Mutations in the atypical class I major histocompatibility complex (MHC)-like molecule HFE underlie the great majority of cases of HH, so-called HFE-associated, Type I, HLA-linked, or “classical” HH.53 HFE-associated hemochromatosis has a substantially reduced penetrance and concordantly not as severe a relative deficiency in hepcidin expression as other forms of HH.30,54 HFE associates with TFR1 and has a partially overlapping binding site on TFR1 with holo-transferrin.55,–60 Consequently, HFE can compete with TFR1 for holo-Tf binding. Nonetheless, the binding site on TFR1 for HFE and holo-Tf are structurally distinct and mutants that selectively permit the one, but not the other, interaction have demonstrated that hepcidin expression is related to the amount of HFE not complexed with TFR1 and available to bind TFR2.61 Likewise, HFE can associate with TFR2 in a manner distinct from TFR1, can bind holo-Tf, and is stabilized by this interaction.62,–68 Preliminary results have been presented suggesting that TFR2 can associate with HJV, linking iron sensing with the BMP pathway.69 Thus, it would appear that the link between iron and HJV-dependent BMP signaling lies in competitive interactions between HFE, TFR1, TFR2 and holo-transferrin, stabilization of TFR2 by holo-transferrin, and a provisionally reported positive regulatory effect of interactions between TFR2 and HJV (Figure 1 ). In this schema, disruption of HFE, TFR2, or HJV would shift the equilibrium toward diminished hepcidin transcription by desensitizing the BMP-signaling cascade to the regulatory influences of holo-transferrin; whereas an increase in the holo-Tf concentration (nominally the Tf saturation) that typically accompanies an iron replete or overloaded status would favor enhanced hepcidin mRNA production, in the absence of HFE, TFR2, or HJV this regulatory effect is decoupled from its effector signaling pathway.
In sum, although some of the molecular mechanisms that link the sensing of iron stores to the BMP signaling pathway in hepatocytes have not been fully elucidated, it is abundantly clear that this pathway likely constitutes the predominant mechanism of regulating hepcidin in response to body iron stores.
Hepcidin Expression in Response to Inflammation: IL-6- and STAT3-Dependent Pathways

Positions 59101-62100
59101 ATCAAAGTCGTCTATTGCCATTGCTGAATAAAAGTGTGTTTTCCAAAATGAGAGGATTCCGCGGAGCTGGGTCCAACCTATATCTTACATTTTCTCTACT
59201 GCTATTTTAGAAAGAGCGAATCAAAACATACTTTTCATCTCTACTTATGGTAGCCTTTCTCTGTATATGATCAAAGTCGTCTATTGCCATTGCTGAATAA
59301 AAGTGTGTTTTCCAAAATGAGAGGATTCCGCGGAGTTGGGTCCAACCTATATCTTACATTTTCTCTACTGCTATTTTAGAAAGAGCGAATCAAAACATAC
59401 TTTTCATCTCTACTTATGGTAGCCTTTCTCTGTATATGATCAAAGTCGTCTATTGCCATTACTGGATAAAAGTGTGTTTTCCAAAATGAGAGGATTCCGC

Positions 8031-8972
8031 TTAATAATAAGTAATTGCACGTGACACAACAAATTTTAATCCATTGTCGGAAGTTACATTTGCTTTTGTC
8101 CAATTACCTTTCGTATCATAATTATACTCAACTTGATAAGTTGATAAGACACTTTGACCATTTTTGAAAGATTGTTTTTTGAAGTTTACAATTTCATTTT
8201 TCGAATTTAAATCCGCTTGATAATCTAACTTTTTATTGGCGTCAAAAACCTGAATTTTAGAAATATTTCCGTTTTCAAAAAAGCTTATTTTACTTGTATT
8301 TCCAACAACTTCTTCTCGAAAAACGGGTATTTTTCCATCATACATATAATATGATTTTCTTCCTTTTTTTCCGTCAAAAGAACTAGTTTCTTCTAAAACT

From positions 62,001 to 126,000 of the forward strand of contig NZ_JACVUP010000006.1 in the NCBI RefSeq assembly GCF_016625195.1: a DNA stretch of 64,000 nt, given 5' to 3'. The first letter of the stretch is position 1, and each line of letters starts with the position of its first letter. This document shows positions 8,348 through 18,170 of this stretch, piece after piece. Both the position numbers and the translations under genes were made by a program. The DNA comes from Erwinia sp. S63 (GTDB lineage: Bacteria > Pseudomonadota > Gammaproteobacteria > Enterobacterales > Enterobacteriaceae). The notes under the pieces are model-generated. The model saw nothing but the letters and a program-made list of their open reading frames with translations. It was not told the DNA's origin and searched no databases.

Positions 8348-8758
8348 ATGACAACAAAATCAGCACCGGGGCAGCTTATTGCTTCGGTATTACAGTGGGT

Hepcidin was originally described as a cationic urinary antimicrobial peptide,3,4 but its actual role in bacterial and fungal cytotoxicity is debatable, at best. Nevertheless, the hepcidin gene remains robustly responsive to inflammation, whereupon it could be seen as a mediator of a primitive innate immune pathway designed to withhold iron from invasive organisms. While this response might be an appropriate reaction to infection, in other contexts, such as non-infectious inflammatory conditions (e.g., autoimmunity), the induction of hepcidin by inflammation could be viewed as maladaptive.
The anemia of inflammation
Nowhere is this regulatory maladaptation more relevant than in the pathophysiology of the anemia of inflammation (AOI), also known as the anemia of chronic disease. AOI is characterized by a normochromic, normocytic anemia, associated with abnormal iron utilization, erythropoietin hyporesponsiveness, and decreased RBC survival. The increased serum ferritin—indicative of increased macrophage iron stores—and decreased serum iron/transferrin saturation—indicative of decreased macrophage iron recycling—typical of this disorder suggest a condition of hepcidin excess, as is seen in several murine models of hepcidin overexpression.5,70,71 Indeed, hepcidin is markedly increased in patients with AOI,72 and administration of inflammatory mediators such as interleukin-6 (IL-6) or bacterial lipopolysaccharide (LPS) induces hepcidin production in mice and/or humans.73,–75 Furthermore, in animal models, chronic sterile or septic abcesses induce hepcidin expression and lead to serum hypoferremia.75,76 Similarly patients with hepatic tumors that over-express hepcidin77 or mutations in a protein, trans-membrane protease serine 6 (TMPRSS6)78,–82 that leads to constitutive hepcidin over-expression develop a microcytic anemia that resembles AOI insofar they are characterized by functional or actual iron deficiency associated with resistance to iron therapy. Consequently, it is not difficult to imagine how some patients with AOI can become truly iron deficient and develop microcytic RBCs.